Sep 06 2018

Arthritis in dogs – spotting the signs of this common problem

Arthritis is very common in pet dogs, especially as they get older.

What is arthritis and what causes it?

Arthritis is a painful disease of the joints. In dogs it is most common in the hips, elbows and knees.  Osteoarthritis, or Degenerative Joint Disease, is the most common type in dogs – this is the result of excessive wear and tear on the joints that can be caused by a number of factors. Dogs can also be affected by rheumatoid arthritis, and septic arthritis due to infection.

Older animals are more prone to arthritis, due to the additional years of wear and tear on the joints.  Obesity in pets is a growing problem, and this increases the chance of a pet developing arthritis at an earlier age.  Some breeds of dog are more prone to arthritis, particularly large breed dogs due to the extra pressure on their joints.  In dogs osteoarthritis can result from fractures or developmental problems e.g. hip dysplasia. Cruciate ligament rupture is one of the most common injuries in dogs and is a big cause of osteoarthritis in the knee.

Signs of arthritis

  • Reluctance to get up, especially after resting.
  • Difficulty with stairs or getting in and out of the car.
  • Signs of pain e.g. crying out.
  • Sleeping more.
  • Limping and/or stiffness.
  • Slowing down or not wanting to walk as far.
  • Joint chewing or licking.

It is easy to put these signs down to ‘old age, but there is a lot that can be done to help these dogs to lead a more comfortable and active life.

What can we do to help a dog with arthritis?

Non medical options:

  • Weight management. This is vital to successfully managing arthritis and weight loss alone in an overweight dog can cause a dramatic improvement in their mobility.  We run free nurse weight clinics where the nurse will weigh and measure your dog regularly and advise regarding diet and exercise.  There are a fantastic range of diets which are specially formulated to aid weight loss.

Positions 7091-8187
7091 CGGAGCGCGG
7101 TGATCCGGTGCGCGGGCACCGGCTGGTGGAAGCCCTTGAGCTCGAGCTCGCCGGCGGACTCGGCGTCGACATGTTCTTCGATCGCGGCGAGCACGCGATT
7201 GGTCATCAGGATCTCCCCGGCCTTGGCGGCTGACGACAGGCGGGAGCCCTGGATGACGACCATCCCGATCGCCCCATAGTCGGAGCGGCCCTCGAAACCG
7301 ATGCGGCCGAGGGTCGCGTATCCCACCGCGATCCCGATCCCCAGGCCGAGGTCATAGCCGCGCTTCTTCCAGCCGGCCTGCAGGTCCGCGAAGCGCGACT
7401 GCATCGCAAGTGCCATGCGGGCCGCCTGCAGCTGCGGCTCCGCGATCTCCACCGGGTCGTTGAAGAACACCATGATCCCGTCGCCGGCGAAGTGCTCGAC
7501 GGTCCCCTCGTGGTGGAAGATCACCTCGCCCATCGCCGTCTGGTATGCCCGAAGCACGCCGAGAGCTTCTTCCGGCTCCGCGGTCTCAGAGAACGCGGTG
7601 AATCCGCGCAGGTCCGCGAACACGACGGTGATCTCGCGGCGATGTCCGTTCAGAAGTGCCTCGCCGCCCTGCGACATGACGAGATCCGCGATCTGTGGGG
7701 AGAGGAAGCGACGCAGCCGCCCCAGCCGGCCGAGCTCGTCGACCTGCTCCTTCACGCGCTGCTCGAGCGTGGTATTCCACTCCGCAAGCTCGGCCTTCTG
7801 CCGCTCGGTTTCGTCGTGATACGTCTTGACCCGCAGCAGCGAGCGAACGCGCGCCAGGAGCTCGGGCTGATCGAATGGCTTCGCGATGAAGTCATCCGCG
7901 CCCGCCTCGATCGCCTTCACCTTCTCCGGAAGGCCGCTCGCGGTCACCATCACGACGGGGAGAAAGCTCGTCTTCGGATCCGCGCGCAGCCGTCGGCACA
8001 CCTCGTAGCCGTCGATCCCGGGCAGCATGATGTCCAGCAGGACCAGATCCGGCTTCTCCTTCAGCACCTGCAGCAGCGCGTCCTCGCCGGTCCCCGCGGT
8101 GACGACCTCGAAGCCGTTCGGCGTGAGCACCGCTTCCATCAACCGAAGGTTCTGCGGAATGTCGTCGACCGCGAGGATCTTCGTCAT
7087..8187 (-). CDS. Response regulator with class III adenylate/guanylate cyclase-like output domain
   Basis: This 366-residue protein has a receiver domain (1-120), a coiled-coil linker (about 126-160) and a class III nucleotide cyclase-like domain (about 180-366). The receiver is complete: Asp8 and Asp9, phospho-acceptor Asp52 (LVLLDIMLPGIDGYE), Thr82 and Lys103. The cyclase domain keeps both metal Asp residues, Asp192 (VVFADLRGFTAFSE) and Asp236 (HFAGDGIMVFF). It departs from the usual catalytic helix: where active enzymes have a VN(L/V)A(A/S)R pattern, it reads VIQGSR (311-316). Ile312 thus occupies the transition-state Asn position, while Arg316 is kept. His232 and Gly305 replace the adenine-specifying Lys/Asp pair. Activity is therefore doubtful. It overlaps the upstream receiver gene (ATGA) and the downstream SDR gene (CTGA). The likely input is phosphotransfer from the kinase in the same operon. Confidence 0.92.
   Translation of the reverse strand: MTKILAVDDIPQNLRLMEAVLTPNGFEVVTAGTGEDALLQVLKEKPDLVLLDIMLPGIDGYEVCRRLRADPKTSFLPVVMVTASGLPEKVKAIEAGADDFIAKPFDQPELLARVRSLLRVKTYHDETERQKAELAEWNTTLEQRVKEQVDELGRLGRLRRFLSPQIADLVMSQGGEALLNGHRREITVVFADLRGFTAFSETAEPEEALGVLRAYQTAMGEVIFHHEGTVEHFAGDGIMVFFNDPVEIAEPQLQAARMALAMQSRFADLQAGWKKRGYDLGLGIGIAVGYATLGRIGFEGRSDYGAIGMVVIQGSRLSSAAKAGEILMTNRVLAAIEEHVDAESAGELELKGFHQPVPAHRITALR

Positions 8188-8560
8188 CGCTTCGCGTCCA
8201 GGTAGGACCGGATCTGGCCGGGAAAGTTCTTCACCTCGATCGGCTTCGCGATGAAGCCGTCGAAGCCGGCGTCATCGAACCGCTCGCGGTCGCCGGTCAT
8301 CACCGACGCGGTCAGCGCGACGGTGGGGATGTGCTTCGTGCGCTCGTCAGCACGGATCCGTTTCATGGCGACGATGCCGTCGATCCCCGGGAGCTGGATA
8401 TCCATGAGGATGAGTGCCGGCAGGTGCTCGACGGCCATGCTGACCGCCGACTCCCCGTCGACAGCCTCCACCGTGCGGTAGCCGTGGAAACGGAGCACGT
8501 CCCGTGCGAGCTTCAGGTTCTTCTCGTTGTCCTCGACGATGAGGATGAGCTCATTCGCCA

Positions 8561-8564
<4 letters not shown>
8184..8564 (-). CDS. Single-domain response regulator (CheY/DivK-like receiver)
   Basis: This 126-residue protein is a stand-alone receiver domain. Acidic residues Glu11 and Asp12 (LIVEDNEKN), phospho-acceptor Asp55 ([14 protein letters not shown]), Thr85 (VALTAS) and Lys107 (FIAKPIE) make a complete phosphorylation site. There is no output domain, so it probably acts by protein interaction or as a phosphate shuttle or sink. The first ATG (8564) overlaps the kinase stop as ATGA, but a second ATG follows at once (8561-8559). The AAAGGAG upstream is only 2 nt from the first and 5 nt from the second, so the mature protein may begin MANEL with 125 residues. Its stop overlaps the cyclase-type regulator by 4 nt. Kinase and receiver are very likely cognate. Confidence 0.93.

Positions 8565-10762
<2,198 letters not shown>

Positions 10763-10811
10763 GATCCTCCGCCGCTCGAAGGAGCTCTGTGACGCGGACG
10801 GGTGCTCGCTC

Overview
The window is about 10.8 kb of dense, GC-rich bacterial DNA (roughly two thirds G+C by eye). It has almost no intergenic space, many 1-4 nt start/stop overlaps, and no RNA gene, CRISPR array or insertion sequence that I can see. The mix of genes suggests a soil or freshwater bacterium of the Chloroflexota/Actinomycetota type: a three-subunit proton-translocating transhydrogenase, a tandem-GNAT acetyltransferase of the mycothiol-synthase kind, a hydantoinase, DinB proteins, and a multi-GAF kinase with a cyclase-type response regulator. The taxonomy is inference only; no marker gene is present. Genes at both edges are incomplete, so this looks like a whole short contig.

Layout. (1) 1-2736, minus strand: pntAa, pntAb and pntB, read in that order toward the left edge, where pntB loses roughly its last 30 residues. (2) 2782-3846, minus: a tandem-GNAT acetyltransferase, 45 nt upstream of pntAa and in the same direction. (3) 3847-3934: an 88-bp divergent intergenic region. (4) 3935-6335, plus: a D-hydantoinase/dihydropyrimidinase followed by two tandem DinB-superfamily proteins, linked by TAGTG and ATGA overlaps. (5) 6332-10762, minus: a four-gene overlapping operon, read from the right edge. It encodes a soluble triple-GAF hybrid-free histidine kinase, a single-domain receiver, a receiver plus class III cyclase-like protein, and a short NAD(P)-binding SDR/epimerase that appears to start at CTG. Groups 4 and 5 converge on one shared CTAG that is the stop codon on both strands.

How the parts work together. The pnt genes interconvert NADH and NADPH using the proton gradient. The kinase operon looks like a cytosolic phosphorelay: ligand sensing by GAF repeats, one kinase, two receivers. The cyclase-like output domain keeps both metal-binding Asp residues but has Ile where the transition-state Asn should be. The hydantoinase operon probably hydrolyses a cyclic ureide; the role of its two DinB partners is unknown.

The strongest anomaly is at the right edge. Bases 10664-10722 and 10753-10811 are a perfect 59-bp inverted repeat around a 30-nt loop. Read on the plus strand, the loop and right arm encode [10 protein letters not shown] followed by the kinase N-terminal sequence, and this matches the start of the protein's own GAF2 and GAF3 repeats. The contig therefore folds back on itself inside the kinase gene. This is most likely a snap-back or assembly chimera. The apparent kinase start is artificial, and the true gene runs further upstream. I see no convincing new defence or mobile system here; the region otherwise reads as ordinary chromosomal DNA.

• Exercise. It is important that arthritic dogs undertake regular, gentle exercise. The vet may refer your dog for hydrotherapy, as this can be of benefit.
  • Home management.  Changes at home can improve comfort dramatically e.g. use of an orthopaedic foam bed, a ramp for getting in and out of the car, and use of non slip floor surfaces.
  • Food. There are prescription foods e.g. Hills j/d, which is clinically proven to improve mobility in as little as 21 days.  Ask one of our team about the best option for your dog.  As part of our arthritis awareness campaign we are offering 25% off your first bag of Hills j/d during September and October 2018. Our Hills food range is covered by a palatability guarantee so if your dog doesn’t like it you can return it for a refund, and we also have an ongoing loyalty discount scheme.
  • Alternative therapies.  These include physiotherapy, therapeutic laser therapy and acupuncture.  Our vets can advise as to which of these may benefit your dog.

Medical options:

  • Many dogs show a dramatic improvement when put onto pain-killers/anti-inflammatories to manage their arthritic pain.  The most common ones we use are NSAIDs (non-steroidal anti-inflammatory drugs), with both liquid and tablet forms available.  It is important not to give your dog human medications, as some can be toxic for them.

Surgery:

  • For some conditions surgery may be an option e.g. hip replacement or stabilisation of a ruptured cruciate ligament.

To book your dog in for a check-up with a vet please call 01803 606059 (Torquay) or 01803 834836 (Paignton), or book online.  Our nursing team are also happy to advise about weight, diet, supplements and home management by phone, or in person.

 

 

greenbayvets | Greenbay Vet News

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